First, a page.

James Evans (linguist)

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This article is about the Canadian missionary. For other people with the same name, see James Evans (disambiguation).
James Evans

James Evans (January 18, 1801 – November 23, 1846) was an English-Canadian Methodist missionary and amateur linguist. He is best remembered for his creation of the "syllabic" writing system for Ojibwe and Cree, which was later adapted to other languages such as Inuktitut.

Evans was born in Kingston-upon-Hull in England, but emigrated with his parents to Lower Canada in 1822,[1] where he worked as a teacher. He later moved to Rice Lake and continued his teaching work.

In 1833 he was ordained as a Wesleyan (Methodist) minister, and in 1840 he was given authority over the local district in Norway House in Manitoba. During this time Evans did his greatest work - the development of the Ojibwe and Cree scripts. Evans had picked up Ojibwe during his work among the people in Upper Canada. He created the Ojibwe script after first trying to apply a Roman script to their language. Later, he modified syllabics slightly and applied it to Cree, a related language. The scripts were based on Devanagari and Pitman Shorthand. They were easy to learn and led to almost universal literacy among the Canadian Ojibwe and Cree within a few years.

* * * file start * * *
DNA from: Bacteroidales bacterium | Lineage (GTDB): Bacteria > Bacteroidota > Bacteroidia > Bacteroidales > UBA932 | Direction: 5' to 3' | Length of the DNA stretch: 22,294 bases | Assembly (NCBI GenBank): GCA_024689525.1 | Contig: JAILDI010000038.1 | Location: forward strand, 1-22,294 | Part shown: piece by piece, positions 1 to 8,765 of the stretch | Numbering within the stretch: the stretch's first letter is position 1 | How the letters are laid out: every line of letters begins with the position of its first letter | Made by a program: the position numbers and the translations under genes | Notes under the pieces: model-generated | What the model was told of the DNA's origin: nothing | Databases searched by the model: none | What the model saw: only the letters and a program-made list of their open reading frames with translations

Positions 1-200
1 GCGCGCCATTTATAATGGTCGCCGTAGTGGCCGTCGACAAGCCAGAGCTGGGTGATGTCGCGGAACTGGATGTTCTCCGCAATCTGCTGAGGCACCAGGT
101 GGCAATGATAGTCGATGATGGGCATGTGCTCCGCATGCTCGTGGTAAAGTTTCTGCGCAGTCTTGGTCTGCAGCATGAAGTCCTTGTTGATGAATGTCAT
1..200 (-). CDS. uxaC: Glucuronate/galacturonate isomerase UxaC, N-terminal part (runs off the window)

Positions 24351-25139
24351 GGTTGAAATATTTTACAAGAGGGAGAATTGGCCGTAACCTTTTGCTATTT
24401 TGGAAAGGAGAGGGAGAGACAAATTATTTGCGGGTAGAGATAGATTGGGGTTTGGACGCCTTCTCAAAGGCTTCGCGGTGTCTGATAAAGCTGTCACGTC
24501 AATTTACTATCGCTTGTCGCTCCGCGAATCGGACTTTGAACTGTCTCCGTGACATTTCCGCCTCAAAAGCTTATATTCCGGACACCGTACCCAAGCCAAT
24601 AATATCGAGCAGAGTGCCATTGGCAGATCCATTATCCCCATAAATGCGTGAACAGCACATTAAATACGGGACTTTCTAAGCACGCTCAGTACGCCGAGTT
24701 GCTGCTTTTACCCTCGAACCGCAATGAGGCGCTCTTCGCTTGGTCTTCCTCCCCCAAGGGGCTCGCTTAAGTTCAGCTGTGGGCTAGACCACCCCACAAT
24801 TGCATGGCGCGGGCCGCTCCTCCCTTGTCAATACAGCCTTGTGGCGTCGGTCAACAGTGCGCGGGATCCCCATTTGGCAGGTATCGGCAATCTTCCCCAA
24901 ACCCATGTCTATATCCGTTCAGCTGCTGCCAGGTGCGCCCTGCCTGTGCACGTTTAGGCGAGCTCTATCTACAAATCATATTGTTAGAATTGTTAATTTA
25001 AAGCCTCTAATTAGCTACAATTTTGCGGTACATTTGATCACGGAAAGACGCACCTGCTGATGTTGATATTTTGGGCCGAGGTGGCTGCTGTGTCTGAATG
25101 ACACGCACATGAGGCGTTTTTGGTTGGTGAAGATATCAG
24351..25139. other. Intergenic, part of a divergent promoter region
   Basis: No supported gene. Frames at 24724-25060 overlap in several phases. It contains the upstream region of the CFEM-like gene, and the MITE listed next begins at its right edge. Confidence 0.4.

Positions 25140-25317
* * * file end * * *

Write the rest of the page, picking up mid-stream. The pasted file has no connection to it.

Evans's other missionary work was scarred by turmoil. Evans clashed several times with the Hudson's Bay Company, mostly over their treatment of the native population. Evans accidentally shot and killed his friend and co-worker Thomas Hassall in 1844. He was accused of sexual misconduct with native girls under his care. Although he was acquitted, he was sent to London to defend himself again. The stress took a toll on his health, and he died of a heart attack in 1846.

James Evans's grave was found in England. Then Evans's remains were cremated and sent to Norway House, Manitoba.[citation needed]

Notes[edit]

  • McLean, John. (1890.) James Evans: Inventor of the Syllabic System of the Cree Language. Toronto, ON: Methodist Mission Rooms.

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